Japan and Vietnam share "the same destiny" and should boost defense cooperation for regional stability based on the rule of law, Defense Minister Nobuo Kishi said Sunday, amid China's increasingly assertive maritime activity.

In a speech delivered in Hanoi, Kishi said Vietnam is an important partner for Japan and stressed the need for the countries to work together to address various regional security issues amid the present "harsh reality," according to the Japanese Defense Ministry.

Japanese Defense Minister Nobuo Kishi delivers a speech at the Vietnamese Defense Ministry in Hanoi on Sept. 12, 2021. (Photo courtesy of Japan's Ministry of Defense)(Kyodo)

The speech at the Vietnamese Defense Ministry came a day after the two countries signed a deal enabling exports of Japanese-made defense equipment and technology to the Southeast Asian country.

Vietnam, a key member of the Association of Southeast Asian Nations, is the 11th country to sign such an agreement with Japan, at a time when China is stepping up its territorial claims in parts of the East and South China seas.

Kishi, on his first overseas trip as defense minister, met with his Vietnamese counterpart Phan Van Giang on Saturday and the two reaffirmed the importance of freedom of navigation and overflight in the Indo-Pacific region, in an implicit reference to Beijing.

On Sunday, Kishi reiterated the deal signifies a "new stage" in the defense partnership between Japan and Vietnam, which is engaged in territorial disputes with China over the Spratly and Paracel island groups in the South China Sea, with Beijing accused of militarizing outposts it has constructed.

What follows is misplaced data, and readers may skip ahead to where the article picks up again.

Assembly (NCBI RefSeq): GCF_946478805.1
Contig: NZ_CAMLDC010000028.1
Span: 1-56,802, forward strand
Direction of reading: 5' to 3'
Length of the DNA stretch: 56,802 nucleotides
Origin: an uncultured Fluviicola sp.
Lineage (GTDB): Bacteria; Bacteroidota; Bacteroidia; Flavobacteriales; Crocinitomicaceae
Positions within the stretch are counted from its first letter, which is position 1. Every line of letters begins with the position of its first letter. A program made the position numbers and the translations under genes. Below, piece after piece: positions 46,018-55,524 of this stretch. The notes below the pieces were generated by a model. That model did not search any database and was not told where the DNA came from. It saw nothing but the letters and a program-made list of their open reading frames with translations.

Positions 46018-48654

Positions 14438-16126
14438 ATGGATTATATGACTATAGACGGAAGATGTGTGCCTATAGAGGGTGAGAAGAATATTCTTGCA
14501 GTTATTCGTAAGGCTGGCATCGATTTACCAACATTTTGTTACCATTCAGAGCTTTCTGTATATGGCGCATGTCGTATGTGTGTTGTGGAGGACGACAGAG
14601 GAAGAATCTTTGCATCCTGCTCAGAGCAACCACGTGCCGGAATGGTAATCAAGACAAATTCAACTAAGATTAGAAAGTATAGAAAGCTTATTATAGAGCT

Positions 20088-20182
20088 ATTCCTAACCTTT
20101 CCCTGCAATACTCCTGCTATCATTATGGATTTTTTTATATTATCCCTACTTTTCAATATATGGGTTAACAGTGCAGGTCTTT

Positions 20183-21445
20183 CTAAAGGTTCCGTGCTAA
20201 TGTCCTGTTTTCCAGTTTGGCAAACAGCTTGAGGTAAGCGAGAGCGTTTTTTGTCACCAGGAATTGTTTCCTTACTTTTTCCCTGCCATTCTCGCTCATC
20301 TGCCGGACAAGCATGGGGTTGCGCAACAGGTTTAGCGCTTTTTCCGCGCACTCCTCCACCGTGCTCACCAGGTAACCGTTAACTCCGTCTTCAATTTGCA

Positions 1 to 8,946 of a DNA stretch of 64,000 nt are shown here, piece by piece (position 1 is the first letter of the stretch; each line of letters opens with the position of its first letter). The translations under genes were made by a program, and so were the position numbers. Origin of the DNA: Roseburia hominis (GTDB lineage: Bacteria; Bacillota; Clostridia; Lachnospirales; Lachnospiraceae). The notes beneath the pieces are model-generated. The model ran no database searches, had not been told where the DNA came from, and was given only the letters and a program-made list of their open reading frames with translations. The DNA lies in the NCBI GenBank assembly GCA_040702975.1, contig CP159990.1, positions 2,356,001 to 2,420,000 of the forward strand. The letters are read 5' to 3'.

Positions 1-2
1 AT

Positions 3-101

He also said the scope of the partnership will be expanded into new areas, including cybersecurity and handling the coronavirus pandemic.

Prior to his speech, Kishi also met with Vietnamese President Nguyen Xuan Phuc and Prime Minister Pham Minh Chinh.

The Japanese ministry said separately Sunday that a submarine suspected to be from China was spotted off a southern island.

The submerged vessel headed northwest off the eastern coast of Amami-Oshima Island on Friday morning in the so-called contiguous zone, just outside Japan's territorial waters, and it moved west in the East China Sea on Sunday morning, the ministry said.

It said that a Chinese guided missile destroyer was near the submarine.

It is the first time since June last year that Japan has publicly stated that a submarine believed to be Chinese was sailing in the area, according to the ministry.

During Kishi's visit, Chinese State Councilor and Foreign Minister Wang Yi was also in Hanoi for a two-day visit, holding talks with Vietnamese Deputy Prime Minister Pham Binh Minh on Friday.

"The two sides should cherish the hard-won peace and stability in the South China Sea, place the maritime issues at an appropriate position in bilateral relations...jointly caution and guard against the interference and instigation from forces outside the region," the Chinese Foreign Ministry quoted Wang as saying during the meeting.

Wang's visit also came about two weeks after U.S. Vice President Kamala Harris' trip to Vietnam.

Related coverage:

Japan inks deal to export defense assets to Vietnam amid China worry